A defense lawyer convicted of bribing a witness not to testify against his alleged attacker has withdrawn his appeal and accepted full responsibility for his crimes.
Gerard H. Donley, whose trial proved divisive within the judiciary he worked in for nearly three decades, filed a sworn statement with the state Supreme Court saying that he did not wish to appeal his conviction or any rulings associated with his case.
“I regret more than I can express acting in violation of the law and I accept full responsibility for my actions …,” Donley said. “I do not believe that I can profess true acceptance of responsibility and still press an appeal. Only by acknowledging fully the unlawfulness of my conduct can I move ahead toward the future when my sense of integrity will be restored.”
A Superior Court jury in June 2013 found Donley guilty of four counts: obstruction of justice, conspiracy to obstruct justice, bribery of a witness and conspiracy to commit bribery. In doing so, jurors rejected Donley’s explanation that he made $6,000 in payments to a stabbing victim to “settle the beef” brewing on the city streets.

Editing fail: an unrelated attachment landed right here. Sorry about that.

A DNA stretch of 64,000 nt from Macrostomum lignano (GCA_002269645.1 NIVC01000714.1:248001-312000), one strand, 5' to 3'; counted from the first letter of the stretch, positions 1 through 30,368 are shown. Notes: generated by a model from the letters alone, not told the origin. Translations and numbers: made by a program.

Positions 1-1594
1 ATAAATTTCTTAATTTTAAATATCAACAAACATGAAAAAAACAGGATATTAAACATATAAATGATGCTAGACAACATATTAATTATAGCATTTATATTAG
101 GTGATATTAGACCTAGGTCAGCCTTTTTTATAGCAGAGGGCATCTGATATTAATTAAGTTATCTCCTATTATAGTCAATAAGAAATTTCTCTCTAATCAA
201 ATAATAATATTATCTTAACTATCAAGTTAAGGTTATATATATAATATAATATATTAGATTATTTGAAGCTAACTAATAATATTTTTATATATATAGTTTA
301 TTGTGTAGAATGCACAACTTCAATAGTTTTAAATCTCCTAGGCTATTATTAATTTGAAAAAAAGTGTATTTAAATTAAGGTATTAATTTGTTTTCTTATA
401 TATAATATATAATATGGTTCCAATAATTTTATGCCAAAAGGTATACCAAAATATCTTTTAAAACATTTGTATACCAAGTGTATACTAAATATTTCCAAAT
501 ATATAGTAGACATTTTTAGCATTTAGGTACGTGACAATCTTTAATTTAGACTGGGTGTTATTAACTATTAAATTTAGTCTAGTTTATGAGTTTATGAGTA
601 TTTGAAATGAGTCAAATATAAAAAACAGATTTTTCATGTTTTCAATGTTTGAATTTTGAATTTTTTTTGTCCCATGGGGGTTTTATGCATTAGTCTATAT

Judge Robert D. Krause sentenced Donley, 55, of Cranston, to seven years in prison, with six to serve. He is currently being held in medium security at the Adult Correctional Institutions.
A separate jury last fall acquitted his alleged coconspirators, defense lawyer Donna Uhlmann, and convicted felon, Jamaal “Dub” Dublin, of the same charges after a bruising trial. Uhlmann has since resumed her law practice.
Convicted felon Michael Drepaul, who entered a plea deal that spared him jail time in exchange for his testimony against all three alleged coconspirators, told jurors that Uhlmann helped arrange for him to get 10 “stacks” or $10,000 from Donley through Dublin in exchange for not testifying that Dublin stabbed him at a murdered friend’s wake. Drepaul’s girlfriend, Nicole “Coco” Brown, testified about collecting cash from Donley on city streets.
Uhlmann and Dublin’s lawyers at their trial last fall hammered both as unreliable witnesses and criminals who would say anything to avoid being sent to jail.